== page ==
On the day that UK citizens go to the polls to choose the next government, IT bosses claim the mainstream political parties have all failed to address the business issues that affect them.

That was the verdict of silicon.com’s CIO Jury user panel of IT chiefs when we asked them if they thought any of the parties had presented a coherent policy on issues including the economy, regulation, tax, IT and skills.

The result was a resounding and unanimous ‘no’, with all 12 of the CIO Jury dismissing the business agendas of the political parties during the somewhat underwhelming election campaign.

Bob Silverman, CIO at Spring Group, said nothing he has seen or read shows any difference between the main parties.

“Whoever wins, the burden of regulation will continue to increase,” he said.

Luke Mellors, IT director at the Dorchester, agreed that regulatory requirements are creating a strain and said the parties all lack the vision that businesses require to be competitive.

“There needs to be a more comprehensive review process that anticipates and looks at regulatory effects on business. When governments introduce policy that impacts technology there should be a parliamentary review committee that assesses the impact of such decisions on business with respect to the required technology changes that will have to occur,” he said.

Others highlighted the fact that there are only a few vague references to technology in the campaign, despite the heavy reliance on IT to cut government costs and improve efficiency through initiatives such as the £6bn NHS IT programme.

Ted Woodhouse, director of IT strategy at Leeds Teaching Hospitals NHS Trust, said: “Clearly all the parties have got policies about the NHS but regarding the National Programme for IT in the NHS – the biggest peacetime IT project ever, remember – there has been, mostly, a deafening silence.”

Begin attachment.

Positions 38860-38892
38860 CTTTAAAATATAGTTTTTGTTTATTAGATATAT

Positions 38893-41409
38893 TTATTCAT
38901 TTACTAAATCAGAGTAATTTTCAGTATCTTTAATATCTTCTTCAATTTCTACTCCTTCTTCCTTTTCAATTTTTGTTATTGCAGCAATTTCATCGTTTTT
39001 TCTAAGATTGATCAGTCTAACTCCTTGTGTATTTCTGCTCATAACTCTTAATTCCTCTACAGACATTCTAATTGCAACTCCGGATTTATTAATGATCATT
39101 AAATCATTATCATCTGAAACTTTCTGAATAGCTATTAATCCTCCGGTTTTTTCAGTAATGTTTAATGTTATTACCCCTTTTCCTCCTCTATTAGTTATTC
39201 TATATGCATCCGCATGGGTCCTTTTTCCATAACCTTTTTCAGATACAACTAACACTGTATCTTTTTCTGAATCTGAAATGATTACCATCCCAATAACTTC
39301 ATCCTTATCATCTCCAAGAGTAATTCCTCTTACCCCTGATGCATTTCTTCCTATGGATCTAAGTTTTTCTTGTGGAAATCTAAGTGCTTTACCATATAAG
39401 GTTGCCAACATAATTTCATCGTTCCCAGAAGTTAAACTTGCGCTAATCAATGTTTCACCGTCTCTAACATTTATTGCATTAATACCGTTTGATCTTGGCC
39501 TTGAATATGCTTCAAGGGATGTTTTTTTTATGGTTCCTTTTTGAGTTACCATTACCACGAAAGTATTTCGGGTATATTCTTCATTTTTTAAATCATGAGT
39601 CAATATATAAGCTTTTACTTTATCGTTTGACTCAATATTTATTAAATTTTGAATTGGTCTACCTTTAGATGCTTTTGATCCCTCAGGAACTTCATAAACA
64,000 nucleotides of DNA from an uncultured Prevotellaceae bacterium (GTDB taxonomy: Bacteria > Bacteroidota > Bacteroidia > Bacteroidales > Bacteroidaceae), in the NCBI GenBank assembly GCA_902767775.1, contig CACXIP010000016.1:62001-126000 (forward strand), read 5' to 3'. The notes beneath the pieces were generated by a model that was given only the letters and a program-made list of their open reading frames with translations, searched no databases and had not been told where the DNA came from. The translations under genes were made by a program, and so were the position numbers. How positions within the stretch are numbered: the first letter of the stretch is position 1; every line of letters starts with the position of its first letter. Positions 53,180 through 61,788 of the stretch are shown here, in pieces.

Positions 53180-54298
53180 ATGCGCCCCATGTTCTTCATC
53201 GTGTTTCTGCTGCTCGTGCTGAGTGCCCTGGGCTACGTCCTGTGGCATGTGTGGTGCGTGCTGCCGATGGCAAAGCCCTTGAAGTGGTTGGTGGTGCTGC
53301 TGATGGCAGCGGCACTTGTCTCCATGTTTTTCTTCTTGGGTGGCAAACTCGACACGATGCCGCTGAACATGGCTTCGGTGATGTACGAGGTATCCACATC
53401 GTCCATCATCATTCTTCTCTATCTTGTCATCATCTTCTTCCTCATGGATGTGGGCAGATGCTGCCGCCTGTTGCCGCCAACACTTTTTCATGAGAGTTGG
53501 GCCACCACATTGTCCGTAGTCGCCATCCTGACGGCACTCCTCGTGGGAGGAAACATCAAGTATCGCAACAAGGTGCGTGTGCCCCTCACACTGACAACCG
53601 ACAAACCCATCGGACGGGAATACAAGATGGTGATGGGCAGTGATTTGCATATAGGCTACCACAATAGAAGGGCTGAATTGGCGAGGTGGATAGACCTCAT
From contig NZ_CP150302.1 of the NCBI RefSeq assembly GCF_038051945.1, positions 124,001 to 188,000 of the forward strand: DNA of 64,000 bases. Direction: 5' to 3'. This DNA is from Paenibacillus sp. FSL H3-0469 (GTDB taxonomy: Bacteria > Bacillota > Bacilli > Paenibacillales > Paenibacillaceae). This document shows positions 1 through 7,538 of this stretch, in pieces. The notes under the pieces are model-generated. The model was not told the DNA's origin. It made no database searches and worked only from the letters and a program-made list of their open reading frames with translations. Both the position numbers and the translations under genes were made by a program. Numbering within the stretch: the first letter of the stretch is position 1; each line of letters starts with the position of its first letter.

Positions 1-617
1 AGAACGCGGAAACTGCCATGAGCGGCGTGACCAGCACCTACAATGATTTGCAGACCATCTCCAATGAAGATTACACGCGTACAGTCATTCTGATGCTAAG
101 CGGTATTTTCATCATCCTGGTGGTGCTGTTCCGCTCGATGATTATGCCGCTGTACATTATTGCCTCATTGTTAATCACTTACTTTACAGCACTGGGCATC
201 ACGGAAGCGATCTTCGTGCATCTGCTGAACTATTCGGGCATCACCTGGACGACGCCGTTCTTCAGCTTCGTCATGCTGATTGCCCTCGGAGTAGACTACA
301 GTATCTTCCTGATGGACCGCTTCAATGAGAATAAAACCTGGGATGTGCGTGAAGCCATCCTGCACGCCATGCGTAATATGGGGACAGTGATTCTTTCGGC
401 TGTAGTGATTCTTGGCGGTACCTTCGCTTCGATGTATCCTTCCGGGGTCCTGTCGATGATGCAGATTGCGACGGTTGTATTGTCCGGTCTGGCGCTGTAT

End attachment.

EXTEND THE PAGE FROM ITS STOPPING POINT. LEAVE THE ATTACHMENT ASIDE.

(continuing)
A more cynical Gavin Whatrup, IT director at advertising agency Delaney Lund Knox Warren & Partners, simply said: “IT is used as a badge of modernity when playing the party political game; the insincere obscured by rhetoric. No party has wrapped up the technological bundle into a coherent agenda. We have to draw partial conclusions from a scattering of references to the ‘importance of information technology’.”

Check out the rest of silicon.com’s coverage of the big election technology issues here.

Today’s CIO Jury was…

Dr Stuart Brough, head of IT services, University of Strathclyde
Mark Foulsham, head of IT, eSure
Tony Johnson, IT director, Virgin Megastores
John Keeling, director of computer services, John Lewis Partnership
Luke Mellors, IT director, the Dorchester
Colin Moore, head of information services, Department for Education and Skills
Dr John Odell, group IT director, BBA Group
Peter Ryder, head of ICT, Preston City Council
Bob Silverman, CIO, Spring Group
Howard Watson, CIO, Telewest Broadband
Gavin Whatrup, IT director, Delaney Lund Knox Warren & Partners
Ted Woodhouse, director of IT strategy, Leeds Teaching Hospitals NHS Trust

If you are a CIO, IT director or equivalent at a large or small company in the private or public sector and want to be part of silicon.com’s CIO Jury pool, or you know an IT chief who should be, then drop us a line at editorial@silicon.com